Now that we’ve discussed exactly what the results show us we need to know how to interpret them. They show absorbency, but what exactly does this mean in terms of water quality? As I explained earlier, this part isn’t as clear as one would hope. Based on the way the spectrometer works, we know that there are some sort of particles that are more present in the water from Strong than the water from Main. What these particles are is hard to tell though. More careful and precise analysis of the specific wavelengths where we see disparities could perhaps reveal more about which particles are present and whether they are present in large enough quantities to be harmful, or if the particles themselves are even harmful at all. Water quality is difficult to measure objectively and often requires multiple tests to check for different possible contaminants. What we do have evidence of, however, is that there are significant differences in the water across campus. In particular, the evidence suggests that Strong has the most extra particles in it, while Main has the least. Further examination could reveal the nature of these extra particles and whether they are good or bad or neutral, but they are present and their presence suggests that further examination may indeed be warranted.

I would say that the results are roughly what I had predicted. Although I didn’t make any actual predictions about which houses would have better or worse water quality, I expected that I would find significant differences between their absorbency in some spectrums and that in others the samples would yield nearly identical results and this ended up being the case.

The science I learned by doing this project mostly related to wavelengths of light and water quality. I learned a lot about how a spectrometer works and what it can tell us about what is in a liquid. By measuring how much light of each wavelength is able to pass through we can learn a lot about the makeup of a substance. Since certain particles in water are known to absorb certain wavelengths of light, knowing which wavelengths are absorbed more significantly can indicate the presence of different materials. It’s interesting to see how something like light can tie into water quality. The two seem like fairly separate fields, so it’s interesting to see how they can overlap like this. It’s also neat to see how we can use light to detect the presence of different particles.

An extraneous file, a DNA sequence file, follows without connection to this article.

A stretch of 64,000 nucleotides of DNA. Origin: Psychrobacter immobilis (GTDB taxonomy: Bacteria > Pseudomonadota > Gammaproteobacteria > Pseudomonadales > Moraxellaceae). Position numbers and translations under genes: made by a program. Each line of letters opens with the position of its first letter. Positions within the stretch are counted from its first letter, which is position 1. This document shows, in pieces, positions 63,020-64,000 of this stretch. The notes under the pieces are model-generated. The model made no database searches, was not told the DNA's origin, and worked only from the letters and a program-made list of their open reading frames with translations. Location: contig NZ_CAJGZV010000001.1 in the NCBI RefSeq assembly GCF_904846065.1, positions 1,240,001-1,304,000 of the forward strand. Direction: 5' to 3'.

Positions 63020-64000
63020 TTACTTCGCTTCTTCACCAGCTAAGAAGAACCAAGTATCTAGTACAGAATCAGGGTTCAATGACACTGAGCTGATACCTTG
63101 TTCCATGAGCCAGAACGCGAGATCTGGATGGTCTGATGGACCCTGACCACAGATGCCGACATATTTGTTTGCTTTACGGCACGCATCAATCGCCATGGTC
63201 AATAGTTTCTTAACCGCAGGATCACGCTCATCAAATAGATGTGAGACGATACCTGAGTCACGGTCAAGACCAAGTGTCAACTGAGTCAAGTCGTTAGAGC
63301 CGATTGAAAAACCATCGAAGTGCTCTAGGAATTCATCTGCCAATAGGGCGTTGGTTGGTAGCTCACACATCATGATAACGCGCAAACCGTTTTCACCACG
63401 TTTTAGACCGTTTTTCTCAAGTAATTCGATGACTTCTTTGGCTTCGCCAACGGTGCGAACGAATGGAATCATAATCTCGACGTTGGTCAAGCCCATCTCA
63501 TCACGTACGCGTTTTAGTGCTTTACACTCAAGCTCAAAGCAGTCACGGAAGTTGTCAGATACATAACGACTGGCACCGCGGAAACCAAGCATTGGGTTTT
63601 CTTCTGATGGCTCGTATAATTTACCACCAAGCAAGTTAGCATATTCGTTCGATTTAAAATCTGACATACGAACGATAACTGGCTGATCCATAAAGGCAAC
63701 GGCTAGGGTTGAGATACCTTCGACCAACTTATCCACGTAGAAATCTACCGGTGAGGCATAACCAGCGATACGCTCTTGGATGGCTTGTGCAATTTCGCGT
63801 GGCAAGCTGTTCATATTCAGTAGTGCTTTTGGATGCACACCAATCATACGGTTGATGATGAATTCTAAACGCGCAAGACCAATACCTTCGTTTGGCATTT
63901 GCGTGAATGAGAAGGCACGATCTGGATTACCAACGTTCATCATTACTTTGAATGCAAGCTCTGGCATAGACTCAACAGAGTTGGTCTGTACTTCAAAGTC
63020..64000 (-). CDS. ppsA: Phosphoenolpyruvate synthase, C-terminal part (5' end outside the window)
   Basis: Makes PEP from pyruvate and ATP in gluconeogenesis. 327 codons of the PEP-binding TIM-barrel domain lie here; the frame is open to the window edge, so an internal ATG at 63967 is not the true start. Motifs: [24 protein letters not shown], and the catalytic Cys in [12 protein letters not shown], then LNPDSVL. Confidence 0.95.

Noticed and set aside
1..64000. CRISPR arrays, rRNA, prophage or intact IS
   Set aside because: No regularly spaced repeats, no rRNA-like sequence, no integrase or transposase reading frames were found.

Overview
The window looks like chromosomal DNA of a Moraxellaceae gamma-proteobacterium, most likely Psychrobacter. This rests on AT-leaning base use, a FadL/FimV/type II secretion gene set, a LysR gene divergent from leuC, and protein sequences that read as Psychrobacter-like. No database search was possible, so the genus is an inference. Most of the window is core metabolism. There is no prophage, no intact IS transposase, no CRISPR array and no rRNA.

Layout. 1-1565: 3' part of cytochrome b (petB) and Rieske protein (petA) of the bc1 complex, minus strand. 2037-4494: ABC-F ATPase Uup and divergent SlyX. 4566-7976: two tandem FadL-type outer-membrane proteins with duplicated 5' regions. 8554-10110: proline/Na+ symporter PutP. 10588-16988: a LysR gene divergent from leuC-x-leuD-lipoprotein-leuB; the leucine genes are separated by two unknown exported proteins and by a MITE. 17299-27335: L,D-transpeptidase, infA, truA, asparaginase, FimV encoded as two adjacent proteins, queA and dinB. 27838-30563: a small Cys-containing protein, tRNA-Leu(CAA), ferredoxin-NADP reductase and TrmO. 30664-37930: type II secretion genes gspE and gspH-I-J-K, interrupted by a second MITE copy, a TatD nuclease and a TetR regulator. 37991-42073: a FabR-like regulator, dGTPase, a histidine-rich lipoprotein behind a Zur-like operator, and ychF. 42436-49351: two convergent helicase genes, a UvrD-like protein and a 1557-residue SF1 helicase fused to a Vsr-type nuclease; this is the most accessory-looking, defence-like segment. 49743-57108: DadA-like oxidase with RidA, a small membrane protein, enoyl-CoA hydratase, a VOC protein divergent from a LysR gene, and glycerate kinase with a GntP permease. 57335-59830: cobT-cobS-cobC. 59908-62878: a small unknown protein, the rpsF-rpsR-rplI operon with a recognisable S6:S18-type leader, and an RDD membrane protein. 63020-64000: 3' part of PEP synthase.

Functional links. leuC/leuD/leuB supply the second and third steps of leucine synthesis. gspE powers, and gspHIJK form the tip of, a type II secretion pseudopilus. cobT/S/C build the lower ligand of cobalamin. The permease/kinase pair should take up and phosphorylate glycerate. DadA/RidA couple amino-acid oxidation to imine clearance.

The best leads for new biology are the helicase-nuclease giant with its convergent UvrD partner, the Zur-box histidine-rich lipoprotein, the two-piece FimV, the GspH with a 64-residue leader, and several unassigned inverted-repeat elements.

Additionally the application of this for making water quality testing easier is interesting. By using these comparatively simple means of analyzing the contents of water samples, scientists can save significant amounts of time and resources on more complex methods of detecting contaminants in water. Spectroscopy is a promising tool for analyzing water quality that hopefully can contribute to improvements in water quality across the world.

If I were to do this project again I would conduct further research into spectrometers and how they can be used to analyze water quality. I would find spectrometers that can specifically analyze spectrums that correspond to contaminants commonly found in drinking water. By focusing precisely on these spectrums I could check for the presence of contaminants in our drinking water and get more specific results on the overall quality of drinking water at Vassar. By focusing specifically on drinking water and checking for specific contaminants, I would be able to more make concrete conclusions about the quality and how safe it is for drinking instead of just comparing the samples against each other.

If I were to conduct the experiment for another six weeks without significantly changing my approach in the way I discussed in the previous paragraph, I think I would just focus on increasing the sample size. I only took one sample from each dorm and if I took five or ten from different drinking fountains in each building and averaged them I could gather more evidence about the water quality in the entire building as a whole. I would also expand the experiment to the rest of the houses and possibly other buildings on campus. An expanded survey of water quality could yield more interesting results and analysis (i.e. is the water quality better in dorms than in academic buildings?) However, before I expanded the experiment I would want to make sure to work out more precise measurements which would allow me to make better conclusions about what the results can actually tell us about the water quality as I’ve discussed several times already.
In conclusion, while this experiment encountered some errors regarding how much the results can actually tell us about the water quality itself, I think it was successful in providing evidence that there are significant differences in water quality in different places on campus. Moreover, it was able to suggest the water quality was perhaps better in some locations (like Main) than in others (like Strong). While these results will remain inconclusive in exactly how good the water quality is they do point to something that should be explored. Further, more precise research into the water quality at Vassar would be interesting. In particular, as this experiment showed research into the differences in quality between locations yields interesting results that should be explored further.